Soldering the wires

At first, no solder seemed to stick to the “pins” of the 2.4 GHz transmitter because of a black layer (like graphite maybe?) on them. If you are more lucky, maybe you have some nicer solder possibilities.

Using a bit of super-glue on the other side to fix the cable before made it much easier to solder the cables (which took quite a while). When soldering, it is important that the cables do not touch each other in any way. This would result into wrong/unintended key combinations or other malfunctioning.

After I tested the combinations above again by connecting one wire on the left side with a wire on the right side (to be sure that there is a connection).

The Plan - Electronic Schematic

I planned to use and let the components interact with each other like this:

The 2.4 GHz controller/transmitter from the keyboard is the green PCB on the breadboard view.

The OFF-position of the switch is left. The controller then is in “charging mode” and can be charged via the Micro-USB port (leftmost on the picture).

If the switch is slided to the right side, the keyboard controller is powered on (the LED is indicating the status - the pre-resistor used may vary in your build).

I didn’t want to power the controller with a fully charged LiPo @4.2V (as the keyboard originally ran with 2xAA batteries @3V overall). Thus, I used the diode for a voltage drop around 0.6V. Using a diode for this purpose is not optimal, however in this case it lets the controller run @3.6V (LiPo fully charged), @3.1V (half charged) and @2.6 (nearly empty) through the discharging circle (from 4.2V to 3.2V or less). In hindsight, I do not think this diode was needed… But well, it did not hurt until now.

SNES Gamepad - The Mod

The gamepad arrived directly from Japan. Note that I began soldering to the 2.4 GHz transmitter and crafting the theory before I actually got the gamepad.

After disassembling, I noticed that there was less space inside than I thought: The Buffalo controller is thinner than an original SNES controller and a bit slanted. It wasn’t possible to power it with 2 AAA batteries because of this size limitation - I used a LiPo battery as planned before in the schematic.

At first, the PCB of the controller kind of confused me and looked other than the PCB of an original SNES controller as seen on XodusTech’s site.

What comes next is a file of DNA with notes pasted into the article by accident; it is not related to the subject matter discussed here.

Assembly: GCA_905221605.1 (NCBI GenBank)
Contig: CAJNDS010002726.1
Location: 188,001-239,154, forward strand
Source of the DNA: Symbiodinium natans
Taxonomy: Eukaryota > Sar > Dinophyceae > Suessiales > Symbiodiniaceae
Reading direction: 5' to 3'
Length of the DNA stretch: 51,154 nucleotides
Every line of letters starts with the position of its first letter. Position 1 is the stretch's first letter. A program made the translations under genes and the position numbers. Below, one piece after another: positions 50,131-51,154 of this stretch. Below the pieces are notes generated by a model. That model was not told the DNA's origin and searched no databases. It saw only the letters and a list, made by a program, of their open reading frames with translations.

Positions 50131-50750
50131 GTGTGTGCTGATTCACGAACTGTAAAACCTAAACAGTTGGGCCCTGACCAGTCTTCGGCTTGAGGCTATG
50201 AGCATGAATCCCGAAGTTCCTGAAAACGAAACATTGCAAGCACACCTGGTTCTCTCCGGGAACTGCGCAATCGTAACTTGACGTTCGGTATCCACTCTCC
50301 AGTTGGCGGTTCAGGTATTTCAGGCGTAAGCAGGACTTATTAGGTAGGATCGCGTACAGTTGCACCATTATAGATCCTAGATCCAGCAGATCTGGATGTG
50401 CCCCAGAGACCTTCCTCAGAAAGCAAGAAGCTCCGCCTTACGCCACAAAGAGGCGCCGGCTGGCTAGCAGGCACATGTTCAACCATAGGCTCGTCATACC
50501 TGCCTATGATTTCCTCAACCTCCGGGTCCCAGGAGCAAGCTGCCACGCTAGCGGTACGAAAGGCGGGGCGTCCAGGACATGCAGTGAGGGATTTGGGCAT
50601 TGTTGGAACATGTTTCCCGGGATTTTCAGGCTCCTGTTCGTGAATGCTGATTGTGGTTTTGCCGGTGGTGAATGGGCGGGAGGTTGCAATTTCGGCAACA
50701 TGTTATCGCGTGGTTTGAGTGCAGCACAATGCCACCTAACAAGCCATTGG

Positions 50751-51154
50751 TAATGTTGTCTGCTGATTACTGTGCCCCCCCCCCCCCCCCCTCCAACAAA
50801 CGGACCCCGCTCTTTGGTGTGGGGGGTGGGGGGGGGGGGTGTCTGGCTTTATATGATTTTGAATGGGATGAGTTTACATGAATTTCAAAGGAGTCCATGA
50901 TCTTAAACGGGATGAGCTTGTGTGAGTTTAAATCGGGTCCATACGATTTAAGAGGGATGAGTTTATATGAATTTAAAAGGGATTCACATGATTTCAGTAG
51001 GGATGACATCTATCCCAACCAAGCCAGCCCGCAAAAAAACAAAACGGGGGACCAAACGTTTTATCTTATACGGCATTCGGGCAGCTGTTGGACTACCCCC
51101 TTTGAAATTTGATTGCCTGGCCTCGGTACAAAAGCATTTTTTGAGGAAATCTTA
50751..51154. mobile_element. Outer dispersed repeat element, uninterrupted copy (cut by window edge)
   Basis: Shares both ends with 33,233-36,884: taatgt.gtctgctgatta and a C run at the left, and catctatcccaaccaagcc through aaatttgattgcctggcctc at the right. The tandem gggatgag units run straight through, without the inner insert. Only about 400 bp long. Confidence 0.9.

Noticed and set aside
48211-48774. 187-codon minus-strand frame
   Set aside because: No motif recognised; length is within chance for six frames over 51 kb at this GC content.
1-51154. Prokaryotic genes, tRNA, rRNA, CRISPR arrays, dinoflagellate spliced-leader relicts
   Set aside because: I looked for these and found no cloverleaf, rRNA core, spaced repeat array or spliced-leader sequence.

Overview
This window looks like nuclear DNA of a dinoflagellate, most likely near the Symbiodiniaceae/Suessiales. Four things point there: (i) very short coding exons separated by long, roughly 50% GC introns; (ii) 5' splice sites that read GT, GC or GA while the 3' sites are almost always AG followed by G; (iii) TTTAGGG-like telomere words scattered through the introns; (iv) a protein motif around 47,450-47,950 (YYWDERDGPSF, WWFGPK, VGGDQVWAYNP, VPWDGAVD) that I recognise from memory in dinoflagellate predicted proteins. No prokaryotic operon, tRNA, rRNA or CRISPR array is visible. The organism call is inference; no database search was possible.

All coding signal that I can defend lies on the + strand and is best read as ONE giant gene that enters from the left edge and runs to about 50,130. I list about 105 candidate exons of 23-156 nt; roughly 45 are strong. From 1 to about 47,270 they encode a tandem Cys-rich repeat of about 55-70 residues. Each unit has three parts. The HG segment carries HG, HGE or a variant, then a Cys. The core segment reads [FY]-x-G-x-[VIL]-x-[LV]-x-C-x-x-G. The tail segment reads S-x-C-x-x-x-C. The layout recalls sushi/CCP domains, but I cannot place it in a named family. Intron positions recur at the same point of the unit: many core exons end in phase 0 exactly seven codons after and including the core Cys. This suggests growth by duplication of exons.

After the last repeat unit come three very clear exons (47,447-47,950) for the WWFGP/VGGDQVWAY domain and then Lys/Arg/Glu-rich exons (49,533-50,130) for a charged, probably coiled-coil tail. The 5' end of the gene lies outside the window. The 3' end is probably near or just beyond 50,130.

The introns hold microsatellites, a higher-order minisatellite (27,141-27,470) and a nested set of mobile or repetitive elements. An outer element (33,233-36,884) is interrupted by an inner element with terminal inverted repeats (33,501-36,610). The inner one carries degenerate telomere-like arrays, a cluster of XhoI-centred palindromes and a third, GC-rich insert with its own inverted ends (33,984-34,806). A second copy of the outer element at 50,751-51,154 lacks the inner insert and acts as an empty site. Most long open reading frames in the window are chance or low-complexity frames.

While testing with the voltmeter (when the controller was plugged in via USB), I recognized some little copper points which were nearly every time on the “+ side” of each button. These seemed ideal to use as little solder pads.

With those little practical solder pads at least every button could have one individual cable. BUT (referring to the mapping chapter): The 2.4GHz controller needed one cable on the left side connected with one cable of the right side to produce a unique button.

This meant I could not use the principle of common ground because this wouldn’t allow me to use the arrow keys as real keyboard arrow keys. In fact, it would limit the button combinations to 18 * 1. For me, the consequence was to remap the buttons (d’oh!).

A solution to solve this was to divide the PCB into 4 zones by making “borders” with a sharp knife/tool:

Advanced destruction ahead!

Mounting

I removed the plastic holders on the inner backside of the gamepad to get more space, I really needed it. There will be more pressure than before anyways because of all the components.

After mounting all components with much hot glue fun:

I forgot to say: The gamepad’s case also needed to be modified - I cut two small slots for the Micro-USB port and the slide switch. Finally, I carefully closed it up and tested it.

It worked! I only needed to justify the case’s screws a bit to optimize the buttons’ pressure points.

Bottom line

All in all, I have to say that this project was a bit tricky and maybe for some persons not worth the effort (also in the end it’s maybe more expensive than simply buying one of those existing Bluetooth controllers). However, I personally had fun when realizing this project even if there were some frustrating parts; I also got some new hardware experiences.

… and hey, there also is the fancy LED!